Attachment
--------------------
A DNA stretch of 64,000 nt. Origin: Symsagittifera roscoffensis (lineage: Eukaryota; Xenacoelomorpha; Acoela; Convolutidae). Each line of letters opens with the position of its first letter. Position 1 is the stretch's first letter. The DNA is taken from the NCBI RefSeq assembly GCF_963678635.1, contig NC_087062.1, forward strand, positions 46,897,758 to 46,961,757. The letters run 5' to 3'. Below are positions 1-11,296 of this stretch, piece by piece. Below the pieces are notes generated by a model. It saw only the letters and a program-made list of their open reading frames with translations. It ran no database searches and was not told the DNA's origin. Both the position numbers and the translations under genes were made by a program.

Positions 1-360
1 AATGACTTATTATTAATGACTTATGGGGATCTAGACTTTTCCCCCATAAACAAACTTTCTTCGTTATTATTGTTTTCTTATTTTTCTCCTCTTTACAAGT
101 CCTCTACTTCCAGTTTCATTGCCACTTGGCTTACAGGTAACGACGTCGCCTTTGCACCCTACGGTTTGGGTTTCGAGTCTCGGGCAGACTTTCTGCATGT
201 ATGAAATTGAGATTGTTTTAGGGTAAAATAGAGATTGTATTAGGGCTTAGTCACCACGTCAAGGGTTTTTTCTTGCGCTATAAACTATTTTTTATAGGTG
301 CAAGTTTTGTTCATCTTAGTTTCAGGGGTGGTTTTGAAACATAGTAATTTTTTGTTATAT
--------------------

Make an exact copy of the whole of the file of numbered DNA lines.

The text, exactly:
A DNA stretch of 64,000 nt. Origin: Symsagittifera roscoffensis (lineage: Eukaryota; Xenacoelomorpha; Acoela; Convolutidae). Each line of letters opens with the position of its first letter. Position 1 is the stretch's first letter. The DNA is taken from the NCBI RefSeq assembly GCF_963678635.1, contig NC_087062.1, forward strand, positions 46,897,758 to 46,961,757. The letters run 5' to 3'. Below are positions 1-11,296 of this stretch, piece by piece. Below the pieces are notes generated by a model. It saw only the letters and a program-made list of their open reading frames with translations. It ran no database searches and was not told the DNA's origin. Both the position numbers and the translations under genes were made by a program.

Positions 1-360
1 AATGACTTATTATTAATGACTTATGGGGATCTAGACTTTTCCCCCATAAACAAACTTTCTTCGTTATTATTGTTTTCTTATTTTTCTCCTCTTTACAAGT
101 CCTCTACTTCCAGTTTCATTGCCACTTGGCTTACAGGTAACGACGTCGCCTTTGCACCCTACGGTTTGGGTTTCGAGTCTCGGGCAGACTTTCTGCATGT
201 ATGAAATTGAGATTGTTTTAGGGTAAAATAGAGATTGTATTAGGGCTTAGTCACCACGTCAAGGGTTTTTTCTTGCGCTATAAACTATTTTTTATAGGTG
301 CAAGTTTTGTTCATCTTAGTTTCAGGGGTGGTTTTGAAACATAGTAATTTTTTGTTATAT